Craft, Community, and Politics: Reforming the Creative Writing Workshop
We are currently seeking paper proposals for a creative writing pedagogy panel accepted for the Northeast Modern Language Association annual meeting in Washington, D.C., from March 21-24, 2019.
Recent work in creative writing studies has exposed how the discipline’s central pedagogical tool, the silent workshop, is implicit in perpetuating and reifying power and privilege at the expense of women and people of color. Mark McGurl’s influential history of the discipline,The Program Era, has exposed the paternalistic origins and colonizing impulse of the workshop approach, even as the essays in n+1’s MFA vs. NYCreveal the troubling toxicity of the workshop—a problem that includes unclear (and often unrealistic) expectations on student writers, disaffected or mercenary teachers, and workshop leaders who exploit their positions of power in the classroom. In these situations, discussions of “craft” often elide valuable political questions or cover up for blatant hostility. By insisting that the author being workshopped remain silent, the workshop model is complicit in the same kind of gendered and racial silencing that marks the exercise of white, male power and state power—a contention recently levied by such writers as Claire Vaye Watkins and Viet Thanh Nguyen. To that end, this panel will perform the necessary task of considering, through scholarship and personal narratives, how creative writers can reinvent the workshop, dismantle its implicit power structures, foster a more inclusive workshop environment, and generate a workshop pedagogy that explores (rather than obfuscates) the intersections of craft with politics, history, the creative industry, and other prominent current concerns.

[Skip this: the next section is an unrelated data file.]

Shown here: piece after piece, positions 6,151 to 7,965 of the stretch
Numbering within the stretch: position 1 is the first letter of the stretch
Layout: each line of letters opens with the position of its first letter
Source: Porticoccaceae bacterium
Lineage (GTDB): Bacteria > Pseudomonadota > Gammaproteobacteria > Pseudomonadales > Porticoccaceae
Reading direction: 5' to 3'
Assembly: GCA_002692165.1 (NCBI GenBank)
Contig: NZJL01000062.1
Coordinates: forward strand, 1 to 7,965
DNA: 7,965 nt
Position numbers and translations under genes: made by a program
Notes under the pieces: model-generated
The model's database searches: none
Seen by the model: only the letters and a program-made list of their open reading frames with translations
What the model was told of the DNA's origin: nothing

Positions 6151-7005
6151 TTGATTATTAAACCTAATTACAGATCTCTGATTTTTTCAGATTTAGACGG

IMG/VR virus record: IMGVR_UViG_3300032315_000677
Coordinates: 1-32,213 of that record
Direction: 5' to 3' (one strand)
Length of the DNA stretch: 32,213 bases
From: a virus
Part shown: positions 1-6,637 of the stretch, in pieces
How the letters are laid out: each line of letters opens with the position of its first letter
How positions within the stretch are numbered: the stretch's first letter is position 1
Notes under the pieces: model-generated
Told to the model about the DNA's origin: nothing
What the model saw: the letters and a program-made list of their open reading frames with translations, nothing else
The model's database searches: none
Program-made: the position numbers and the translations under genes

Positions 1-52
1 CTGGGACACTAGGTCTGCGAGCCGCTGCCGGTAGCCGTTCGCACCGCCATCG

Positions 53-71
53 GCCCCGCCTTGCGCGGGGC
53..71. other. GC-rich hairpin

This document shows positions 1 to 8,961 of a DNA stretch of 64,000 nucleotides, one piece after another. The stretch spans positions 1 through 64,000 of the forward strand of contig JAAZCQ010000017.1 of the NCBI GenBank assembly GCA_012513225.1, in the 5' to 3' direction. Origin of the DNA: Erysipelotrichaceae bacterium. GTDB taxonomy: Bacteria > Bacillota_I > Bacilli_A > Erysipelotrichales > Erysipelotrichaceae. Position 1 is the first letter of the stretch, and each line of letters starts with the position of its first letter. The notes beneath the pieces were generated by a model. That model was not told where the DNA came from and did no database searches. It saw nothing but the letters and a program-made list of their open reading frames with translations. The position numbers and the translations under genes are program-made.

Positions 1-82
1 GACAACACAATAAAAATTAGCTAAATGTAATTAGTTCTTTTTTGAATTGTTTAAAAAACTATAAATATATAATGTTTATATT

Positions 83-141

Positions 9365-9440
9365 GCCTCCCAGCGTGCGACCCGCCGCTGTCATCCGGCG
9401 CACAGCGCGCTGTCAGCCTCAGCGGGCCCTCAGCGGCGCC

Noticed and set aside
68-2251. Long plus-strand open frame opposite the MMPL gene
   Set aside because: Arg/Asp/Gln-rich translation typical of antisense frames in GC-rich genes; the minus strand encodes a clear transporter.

As Viet Thanh Nguyen observed in a 2017 article in The New York Times, the “unexamined assumptions” of traditional workshops perpetuate white privilege and male authority over the aesthetics and literary traditions of other populations. Primarily, Nguyen contends, this has resulted in workshop environments that analyze “craft” without exploring its connections to politics, theory, philosophy, and other disciplines. To that end, this panel seeks papers or personal essays that address methods for reconceptualizing the creative writing workshop. Topics may include the creative workshop and inclusivity, alternative workshop methods, or strategies for enfolding craft talk with theory, politics, and so on.
To submit an abstract for this panel, please visit https://www.cfplist.com/nemla/Home/S/17496. Abstracts will be accepted through the NeMLA web portal only. All abstracts are due by September 30, 2018. If you have any questions, please do not hesitate to contact me at patrick.henry AT und.edu.